With the anti-neocon Steve Bannon out, and nobody left in Trump’s inner circle to halt the simmering push for war in Aghanistan, North Korea, the Middle East and virtually everywhere else courtesy of Generals Kelly and McMaster, this morning Reuters reported, quoting Defense Secretary Mattis that Trump has a made a decision on the United States’ strategy for Afghanistan after a “sufficiently rigorous” review process.
However, Mattis did not provide details on when the White House would make an announcement or what the decision was on Afghanistan, where fighting still rages more than 15 years after U.S. forces invaded and overthrew a Taliban government.
“I am very comfortable that the strategic process was sufficiently rigorous and did not go in with a pre-set position,” Mattis told reporters traveling with him aboard a military aircraft to Jordan. “The president has made a decision. As he said, he wants to be the one to announce it to the American people.”
As reported earlier in the year, soon after taking office in January the Trump administration began a review of U.S. policy on Afghanistan, which has expanded into a broader South Asia review. After Trump met with his national security aides on Friday to review an array of options for Afghan strategy, the White House said no decision had been made on whether he would commit more troops to America’s longest war. However, Trump tweeted on Saturday: “many decisions made, including on Afghanistan”.
U.S. officials have told Reuters that the president was expected to be briefed on options ranging from a complete withdrawal of U.S. troops in Afghanistan to a modest increase. Out bet is on the latter, and scrap the “modest” part: after all, if there was ever a time Trump need a “war diversion” it is now.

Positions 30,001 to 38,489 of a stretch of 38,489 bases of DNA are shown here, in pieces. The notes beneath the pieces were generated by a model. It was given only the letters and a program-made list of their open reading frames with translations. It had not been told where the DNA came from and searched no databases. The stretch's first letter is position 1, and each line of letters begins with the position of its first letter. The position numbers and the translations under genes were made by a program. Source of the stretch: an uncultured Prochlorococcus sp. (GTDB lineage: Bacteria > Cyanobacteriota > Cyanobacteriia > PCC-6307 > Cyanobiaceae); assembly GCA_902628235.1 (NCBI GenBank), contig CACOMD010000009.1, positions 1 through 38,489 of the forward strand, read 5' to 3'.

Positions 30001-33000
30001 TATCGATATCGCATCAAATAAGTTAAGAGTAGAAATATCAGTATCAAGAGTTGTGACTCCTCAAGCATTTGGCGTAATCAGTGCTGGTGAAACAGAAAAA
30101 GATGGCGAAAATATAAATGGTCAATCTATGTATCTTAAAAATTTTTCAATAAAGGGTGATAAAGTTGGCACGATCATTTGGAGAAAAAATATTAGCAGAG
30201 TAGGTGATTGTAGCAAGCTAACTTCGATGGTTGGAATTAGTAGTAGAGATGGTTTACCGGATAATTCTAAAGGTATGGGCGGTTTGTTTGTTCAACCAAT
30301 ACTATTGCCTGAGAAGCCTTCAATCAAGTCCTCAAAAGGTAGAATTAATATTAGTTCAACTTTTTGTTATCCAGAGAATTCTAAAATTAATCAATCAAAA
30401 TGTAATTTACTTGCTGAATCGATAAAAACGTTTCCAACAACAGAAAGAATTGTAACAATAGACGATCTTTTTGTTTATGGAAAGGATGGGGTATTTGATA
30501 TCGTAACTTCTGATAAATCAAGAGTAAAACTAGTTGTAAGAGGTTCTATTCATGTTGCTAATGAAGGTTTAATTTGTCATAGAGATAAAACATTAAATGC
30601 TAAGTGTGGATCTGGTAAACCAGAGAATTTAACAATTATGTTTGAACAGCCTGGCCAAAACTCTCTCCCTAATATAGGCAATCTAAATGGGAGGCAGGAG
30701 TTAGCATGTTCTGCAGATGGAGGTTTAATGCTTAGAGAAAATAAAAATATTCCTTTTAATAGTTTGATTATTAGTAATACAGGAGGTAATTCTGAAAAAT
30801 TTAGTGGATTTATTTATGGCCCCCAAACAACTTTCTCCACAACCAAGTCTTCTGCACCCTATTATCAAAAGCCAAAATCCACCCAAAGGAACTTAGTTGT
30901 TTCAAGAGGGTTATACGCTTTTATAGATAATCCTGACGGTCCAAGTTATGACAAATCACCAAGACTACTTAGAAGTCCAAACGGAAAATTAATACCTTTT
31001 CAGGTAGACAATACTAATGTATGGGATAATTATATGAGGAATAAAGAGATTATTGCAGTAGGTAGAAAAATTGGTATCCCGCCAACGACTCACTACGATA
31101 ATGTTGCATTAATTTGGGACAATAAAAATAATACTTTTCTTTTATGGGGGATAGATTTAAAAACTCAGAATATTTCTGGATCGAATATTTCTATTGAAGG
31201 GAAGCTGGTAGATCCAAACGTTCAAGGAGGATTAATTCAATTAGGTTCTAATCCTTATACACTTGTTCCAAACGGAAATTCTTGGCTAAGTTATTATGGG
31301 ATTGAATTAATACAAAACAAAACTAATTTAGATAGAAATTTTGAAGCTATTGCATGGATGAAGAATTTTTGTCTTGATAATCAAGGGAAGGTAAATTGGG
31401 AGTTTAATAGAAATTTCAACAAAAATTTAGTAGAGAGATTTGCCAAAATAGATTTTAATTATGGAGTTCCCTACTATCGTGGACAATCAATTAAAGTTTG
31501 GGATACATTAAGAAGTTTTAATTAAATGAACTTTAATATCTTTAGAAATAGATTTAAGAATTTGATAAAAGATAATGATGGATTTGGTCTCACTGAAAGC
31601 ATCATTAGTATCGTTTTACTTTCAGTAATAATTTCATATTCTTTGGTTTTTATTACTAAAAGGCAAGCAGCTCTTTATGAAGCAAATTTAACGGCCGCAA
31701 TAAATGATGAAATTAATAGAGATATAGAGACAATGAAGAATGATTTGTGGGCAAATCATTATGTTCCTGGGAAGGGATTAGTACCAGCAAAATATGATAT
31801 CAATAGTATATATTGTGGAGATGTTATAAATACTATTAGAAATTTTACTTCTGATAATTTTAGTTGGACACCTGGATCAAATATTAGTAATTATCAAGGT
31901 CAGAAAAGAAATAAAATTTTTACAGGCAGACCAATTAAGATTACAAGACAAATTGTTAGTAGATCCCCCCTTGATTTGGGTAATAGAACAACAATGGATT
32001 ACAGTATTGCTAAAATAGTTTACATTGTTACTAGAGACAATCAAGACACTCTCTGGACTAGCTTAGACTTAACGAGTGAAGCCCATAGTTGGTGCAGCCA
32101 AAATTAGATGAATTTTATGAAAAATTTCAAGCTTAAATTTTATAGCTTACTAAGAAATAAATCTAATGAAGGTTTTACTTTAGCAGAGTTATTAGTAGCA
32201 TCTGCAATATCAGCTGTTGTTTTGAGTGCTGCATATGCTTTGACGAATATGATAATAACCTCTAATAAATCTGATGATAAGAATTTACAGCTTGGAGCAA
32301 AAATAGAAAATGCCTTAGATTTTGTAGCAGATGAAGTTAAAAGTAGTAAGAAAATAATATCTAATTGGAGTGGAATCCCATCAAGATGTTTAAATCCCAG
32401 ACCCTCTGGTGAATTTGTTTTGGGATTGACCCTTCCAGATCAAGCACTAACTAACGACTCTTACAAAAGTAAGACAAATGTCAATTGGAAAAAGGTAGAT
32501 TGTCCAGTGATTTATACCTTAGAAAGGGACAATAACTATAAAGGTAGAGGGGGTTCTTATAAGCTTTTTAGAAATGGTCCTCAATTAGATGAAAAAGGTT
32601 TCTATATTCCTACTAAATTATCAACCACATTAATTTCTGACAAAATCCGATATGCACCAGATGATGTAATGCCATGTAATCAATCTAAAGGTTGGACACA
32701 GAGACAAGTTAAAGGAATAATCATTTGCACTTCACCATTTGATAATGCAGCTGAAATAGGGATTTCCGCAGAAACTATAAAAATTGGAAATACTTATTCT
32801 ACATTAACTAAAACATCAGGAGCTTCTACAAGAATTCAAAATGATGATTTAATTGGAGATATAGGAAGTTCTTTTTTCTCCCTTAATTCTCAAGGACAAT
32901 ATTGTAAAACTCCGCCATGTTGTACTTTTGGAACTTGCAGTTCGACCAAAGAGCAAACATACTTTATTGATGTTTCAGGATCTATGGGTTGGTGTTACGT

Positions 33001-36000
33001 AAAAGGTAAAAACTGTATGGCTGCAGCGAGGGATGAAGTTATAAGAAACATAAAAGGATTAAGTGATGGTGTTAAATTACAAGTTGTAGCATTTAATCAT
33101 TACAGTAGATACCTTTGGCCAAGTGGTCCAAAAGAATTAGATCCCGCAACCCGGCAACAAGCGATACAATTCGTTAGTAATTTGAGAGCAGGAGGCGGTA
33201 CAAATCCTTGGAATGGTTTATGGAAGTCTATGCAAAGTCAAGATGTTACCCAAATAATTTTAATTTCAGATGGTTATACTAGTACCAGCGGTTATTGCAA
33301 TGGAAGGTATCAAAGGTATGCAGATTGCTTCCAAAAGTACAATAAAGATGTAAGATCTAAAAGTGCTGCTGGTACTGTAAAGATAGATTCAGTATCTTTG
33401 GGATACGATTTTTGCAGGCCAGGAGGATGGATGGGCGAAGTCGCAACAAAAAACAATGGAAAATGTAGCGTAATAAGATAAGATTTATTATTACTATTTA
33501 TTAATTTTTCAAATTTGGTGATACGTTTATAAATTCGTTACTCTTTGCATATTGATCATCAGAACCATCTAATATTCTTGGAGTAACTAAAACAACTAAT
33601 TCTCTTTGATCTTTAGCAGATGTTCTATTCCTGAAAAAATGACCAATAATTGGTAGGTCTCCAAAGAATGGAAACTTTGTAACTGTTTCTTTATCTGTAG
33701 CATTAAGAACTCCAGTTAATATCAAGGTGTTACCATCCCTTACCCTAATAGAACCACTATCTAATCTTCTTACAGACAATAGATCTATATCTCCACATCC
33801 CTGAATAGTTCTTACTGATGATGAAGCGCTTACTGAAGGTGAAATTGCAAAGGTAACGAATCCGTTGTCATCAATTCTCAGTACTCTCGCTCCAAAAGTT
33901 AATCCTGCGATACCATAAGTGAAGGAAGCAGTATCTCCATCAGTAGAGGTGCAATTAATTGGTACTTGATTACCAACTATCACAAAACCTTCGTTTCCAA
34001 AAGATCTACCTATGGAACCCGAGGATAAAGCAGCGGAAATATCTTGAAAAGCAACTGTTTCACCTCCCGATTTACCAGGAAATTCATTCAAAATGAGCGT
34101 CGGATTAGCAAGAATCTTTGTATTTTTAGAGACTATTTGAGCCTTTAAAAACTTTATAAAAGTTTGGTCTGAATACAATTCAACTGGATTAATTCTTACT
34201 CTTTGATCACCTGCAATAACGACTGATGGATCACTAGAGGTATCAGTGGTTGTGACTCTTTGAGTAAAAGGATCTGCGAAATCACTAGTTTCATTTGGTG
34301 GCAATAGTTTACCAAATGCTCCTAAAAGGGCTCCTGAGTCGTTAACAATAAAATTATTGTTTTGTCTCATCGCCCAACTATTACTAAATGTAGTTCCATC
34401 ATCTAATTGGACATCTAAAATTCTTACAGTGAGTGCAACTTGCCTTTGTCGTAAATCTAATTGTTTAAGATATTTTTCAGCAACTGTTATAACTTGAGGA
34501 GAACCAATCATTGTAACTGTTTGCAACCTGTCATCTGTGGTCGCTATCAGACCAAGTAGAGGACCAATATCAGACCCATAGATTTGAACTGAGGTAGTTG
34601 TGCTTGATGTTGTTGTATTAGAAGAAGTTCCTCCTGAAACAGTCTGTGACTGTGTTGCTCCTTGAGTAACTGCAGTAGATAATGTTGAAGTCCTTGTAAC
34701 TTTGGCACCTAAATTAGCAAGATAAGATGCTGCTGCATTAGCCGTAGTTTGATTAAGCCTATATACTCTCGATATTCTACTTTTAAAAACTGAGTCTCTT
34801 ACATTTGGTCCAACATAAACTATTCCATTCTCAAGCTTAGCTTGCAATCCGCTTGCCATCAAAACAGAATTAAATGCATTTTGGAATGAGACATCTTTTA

Luckily, we won’t have long to wait: according to a statement issued moments ago by the White House, “Trump will address our Nation’s troops and the American people tomorrow night at 9:00 pm (EDT) from Fort Meyer in Arlington, VA, to provide an update on the path forward for America’s engagement in Afghanistan and South Asia.”
Anyone harboring any hope that with two generals whispering strategy in Trump’s ear, and with anti-interventionist Bannon out of the picture, that Trump will announce an accelerated withdrawal of US troops from the war-battered country, should probably not hold their breath. Meanwhile, keep a close eye on Mattis, Kelly and McMaster: once Trump announces the inevitable boost in military activity in Afghanistan first (and soon, everywhere else), it will be the three generals who – together with Goldman Sachs when it comes to domestic policy – are now officially in control of the U.S. executive branch.